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Pygmy sunfish near Tarpon Springs?


15 replies to this topic

#1 Ccopelin1

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  • Indiana

Posted 29 December 2016 - 08:50 PM

Down here at our vacation home for a bit. Pygmy sunfish have been on my wish list for a while now. Purposefully have never pulled the trigger on buying some in hopes of making an adventure in finding my own. Anyone know of a good place to start around here?

#2 Michael Wolfe

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  • North Georgia, Oconee River Drainage

Posted 29 December 2016 - 09:12 PM

According to the Florida collecting guide there are E. evergladei at Cypress Creek just off of FL 54 just west of I75 north of Tampa


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#3 don212

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Posted 29 December 2016 - 09:18 PM

from fl collector guide delorme pg 83,cypress creek  off fl54,n28.1868, w 82.4020 never been there , good hunting



#4 don212

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Posted 29 December 2016 - 09:22 PM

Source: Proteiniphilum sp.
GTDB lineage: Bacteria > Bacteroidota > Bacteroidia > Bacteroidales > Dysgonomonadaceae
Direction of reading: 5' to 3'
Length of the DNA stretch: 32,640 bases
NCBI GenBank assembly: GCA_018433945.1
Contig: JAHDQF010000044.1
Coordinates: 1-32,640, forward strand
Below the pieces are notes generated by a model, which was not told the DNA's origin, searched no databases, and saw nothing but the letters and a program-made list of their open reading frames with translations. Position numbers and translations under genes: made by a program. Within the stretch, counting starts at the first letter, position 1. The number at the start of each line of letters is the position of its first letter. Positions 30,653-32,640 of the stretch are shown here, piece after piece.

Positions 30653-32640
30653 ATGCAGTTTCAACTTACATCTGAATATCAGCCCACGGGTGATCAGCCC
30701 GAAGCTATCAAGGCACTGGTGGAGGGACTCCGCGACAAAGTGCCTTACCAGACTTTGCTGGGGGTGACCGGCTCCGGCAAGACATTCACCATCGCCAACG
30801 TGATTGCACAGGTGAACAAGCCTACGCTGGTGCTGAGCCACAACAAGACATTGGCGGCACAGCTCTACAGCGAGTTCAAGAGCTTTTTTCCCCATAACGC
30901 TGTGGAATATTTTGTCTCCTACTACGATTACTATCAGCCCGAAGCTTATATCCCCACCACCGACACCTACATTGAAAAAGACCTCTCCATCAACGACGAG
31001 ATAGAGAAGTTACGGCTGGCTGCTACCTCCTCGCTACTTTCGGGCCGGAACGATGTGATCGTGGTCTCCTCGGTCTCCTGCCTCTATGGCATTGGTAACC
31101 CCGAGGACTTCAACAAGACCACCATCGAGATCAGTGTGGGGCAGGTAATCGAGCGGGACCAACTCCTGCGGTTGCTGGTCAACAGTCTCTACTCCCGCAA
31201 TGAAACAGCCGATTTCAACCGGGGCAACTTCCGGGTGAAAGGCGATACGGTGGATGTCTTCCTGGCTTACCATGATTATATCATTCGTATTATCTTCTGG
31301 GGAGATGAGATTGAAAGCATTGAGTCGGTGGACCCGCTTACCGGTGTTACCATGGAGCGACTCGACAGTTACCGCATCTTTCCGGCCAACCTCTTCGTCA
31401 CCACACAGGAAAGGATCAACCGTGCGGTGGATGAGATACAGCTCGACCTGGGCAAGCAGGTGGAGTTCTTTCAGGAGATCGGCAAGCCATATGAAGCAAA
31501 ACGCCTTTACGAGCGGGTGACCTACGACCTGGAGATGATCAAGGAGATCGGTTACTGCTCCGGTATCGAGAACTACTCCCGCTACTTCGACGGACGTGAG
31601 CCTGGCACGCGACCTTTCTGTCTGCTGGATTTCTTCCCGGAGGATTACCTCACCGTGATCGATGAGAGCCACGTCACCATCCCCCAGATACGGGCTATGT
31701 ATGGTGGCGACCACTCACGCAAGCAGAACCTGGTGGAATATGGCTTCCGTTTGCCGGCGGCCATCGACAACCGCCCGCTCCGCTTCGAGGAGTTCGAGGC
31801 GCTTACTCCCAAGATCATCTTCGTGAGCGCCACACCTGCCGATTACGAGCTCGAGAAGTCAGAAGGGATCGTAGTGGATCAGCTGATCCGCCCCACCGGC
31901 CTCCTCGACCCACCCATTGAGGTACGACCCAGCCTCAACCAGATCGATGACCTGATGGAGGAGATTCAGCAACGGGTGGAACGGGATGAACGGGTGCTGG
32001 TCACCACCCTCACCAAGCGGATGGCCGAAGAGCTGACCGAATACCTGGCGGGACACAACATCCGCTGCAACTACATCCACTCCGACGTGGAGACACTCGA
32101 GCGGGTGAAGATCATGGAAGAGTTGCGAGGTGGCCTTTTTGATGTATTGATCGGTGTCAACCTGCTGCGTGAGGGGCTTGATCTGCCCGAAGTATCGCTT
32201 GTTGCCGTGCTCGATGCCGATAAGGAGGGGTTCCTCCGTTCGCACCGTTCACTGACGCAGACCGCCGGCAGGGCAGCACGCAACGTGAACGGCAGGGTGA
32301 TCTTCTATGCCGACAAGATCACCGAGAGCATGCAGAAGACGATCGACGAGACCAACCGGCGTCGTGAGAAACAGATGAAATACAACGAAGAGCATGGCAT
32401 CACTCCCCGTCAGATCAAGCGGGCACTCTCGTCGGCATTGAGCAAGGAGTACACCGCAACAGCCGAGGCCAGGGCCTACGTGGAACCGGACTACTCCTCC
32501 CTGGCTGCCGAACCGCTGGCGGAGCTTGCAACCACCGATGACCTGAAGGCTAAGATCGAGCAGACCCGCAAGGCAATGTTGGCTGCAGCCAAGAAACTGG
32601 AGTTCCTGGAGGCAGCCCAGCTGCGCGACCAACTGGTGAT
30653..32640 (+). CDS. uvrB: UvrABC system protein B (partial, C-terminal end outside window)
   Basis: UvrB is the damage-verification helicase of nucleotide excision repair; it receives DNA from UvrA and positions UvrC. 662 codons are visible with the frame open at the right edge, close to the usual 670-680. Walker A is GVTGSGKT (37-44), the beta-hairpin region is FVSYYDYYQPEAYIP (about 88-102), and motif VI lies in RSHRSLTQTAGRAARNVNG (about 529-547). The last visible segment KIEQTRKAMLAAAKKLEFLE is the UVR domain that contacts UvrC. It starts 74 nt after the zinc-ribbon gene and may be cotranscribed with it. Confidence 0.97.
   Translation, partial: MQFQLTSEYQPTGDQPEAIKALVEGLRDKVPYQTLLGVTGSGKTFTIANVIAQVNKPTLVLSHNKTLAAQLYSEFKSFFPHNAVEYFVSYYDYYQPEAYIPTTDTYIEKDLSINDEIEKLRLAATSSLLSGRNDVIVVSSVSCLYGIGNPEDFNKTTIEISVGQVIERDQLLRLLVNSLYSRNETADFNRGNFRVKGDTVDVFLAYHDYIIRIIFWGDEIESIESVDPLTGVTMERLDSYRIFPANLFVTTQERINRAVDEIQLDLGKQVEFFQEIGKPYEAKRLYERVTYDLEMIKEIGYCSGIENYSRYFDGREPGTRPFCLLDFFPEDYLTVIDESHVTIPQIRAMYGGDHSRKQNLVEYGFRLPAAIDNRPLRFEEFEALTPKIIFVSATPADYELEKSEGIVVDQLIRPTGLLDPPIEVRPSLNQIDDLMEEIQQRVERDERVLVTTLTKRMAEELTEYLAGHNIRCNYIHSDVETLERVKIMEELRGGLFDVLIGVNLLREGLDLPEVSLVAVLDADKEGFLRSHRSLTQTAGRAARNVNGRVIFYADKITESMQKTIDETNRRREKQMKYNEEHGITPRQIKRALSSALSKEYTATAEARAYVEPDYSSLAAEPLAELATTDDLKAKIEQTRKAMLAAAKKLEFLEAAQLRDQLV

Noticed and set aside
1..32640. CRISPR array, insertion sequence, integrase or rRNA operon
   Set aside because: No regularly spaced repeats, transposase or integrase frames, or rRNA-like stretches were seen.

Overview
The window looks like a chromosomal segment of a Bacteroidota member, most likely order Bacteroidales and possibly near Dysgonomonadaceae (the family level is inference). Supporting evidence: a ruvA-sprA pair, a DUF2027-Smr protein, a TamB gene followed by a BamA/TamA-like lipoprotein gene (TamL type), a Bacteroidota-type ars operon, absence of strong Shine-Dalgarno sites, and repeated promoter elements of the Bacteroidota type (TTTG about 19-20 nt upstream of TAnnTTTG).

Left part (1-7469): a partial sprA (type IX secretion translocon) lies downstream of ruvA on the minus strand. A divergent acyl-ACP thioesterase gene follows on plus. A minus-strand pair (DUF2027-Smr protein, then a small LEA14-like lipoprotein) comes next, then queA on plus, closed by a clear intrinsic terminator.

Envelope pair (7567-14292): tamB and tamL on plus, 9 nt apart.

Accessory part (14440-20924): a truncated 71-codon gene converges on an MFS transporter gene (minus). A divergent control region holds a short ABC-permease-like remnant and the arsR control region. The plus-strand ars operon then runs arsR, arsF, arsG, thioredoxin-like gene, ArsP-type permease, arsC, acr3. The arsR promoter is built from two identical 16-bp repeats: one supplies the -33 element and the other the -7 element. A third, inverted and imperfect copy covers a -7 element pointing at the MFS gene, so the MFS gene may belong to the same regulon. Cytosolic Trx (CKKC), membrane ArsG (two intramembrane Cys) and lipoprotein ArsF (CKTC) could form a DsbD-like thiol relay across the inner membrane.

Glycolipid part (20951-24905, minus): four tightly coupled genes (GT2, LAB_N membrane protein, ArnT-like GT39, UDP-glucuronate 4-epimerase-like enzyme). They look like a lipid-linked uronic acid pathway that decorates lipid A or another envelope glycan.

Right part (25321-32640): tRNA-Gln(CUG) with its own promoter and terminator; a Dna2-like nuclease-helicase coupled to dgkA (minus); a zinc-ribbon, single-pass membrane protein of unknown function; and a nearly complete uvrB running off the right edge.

weird michael beat me by @2 seconds



#5 Doug_Dame

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Posted 29 December 2016 - 11:52 PM

weird michael beat me by @2 seconds

 

"Weird Michael" is quick, but (in his defense) he isn't necessarily much more weird than most of the other resident fishheads. 

 

re pygmy sunfish, the odds of finding them are pretty good in any random roadside ditch that has vegetation suggesting more or less permanent water. Use a small mesh net. This time of year they'll mostly be sub-adults.


Doug Dame

Floridian now in Cincinnati
 


#6 centrarchid

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Posted 30 December 2016 - 10:02 AM

Have you considered what occurs in southern Indiana and Illinois?


Find ways for people not already interested in natives to value them.

#7 Ccopelin1

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  • Indiana

Posted 30 December 2016 - 10:52 AM

Cool! I gonna get to hunting. Yesterday I went to alot of wet spots and fingers off of lake tarpon thinking it was a good place to start. Got a couple beautiful pairs of bluefin killies and caught and release loads of blue spot, stripe suns, nice blue mosquito fish and a few others I could not id. I will take some pics today. Yes I have thought of venturing through my home state and will when it warms up. 20 years in this and got into planted tanks a few years ago wich took me out for my own aquatic plants. While out I discovered a few species of darter, started googling and discovered this site and that microfishing is actually a thing. Now it's my new thing. ;) thanks guys!

#8 don212

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Posted 30 December 2016 - 11:23 AM

 

"Weird Michael" is quick, but (in his defense) he isn't necessarily much more weird than most of the other resident fishheads.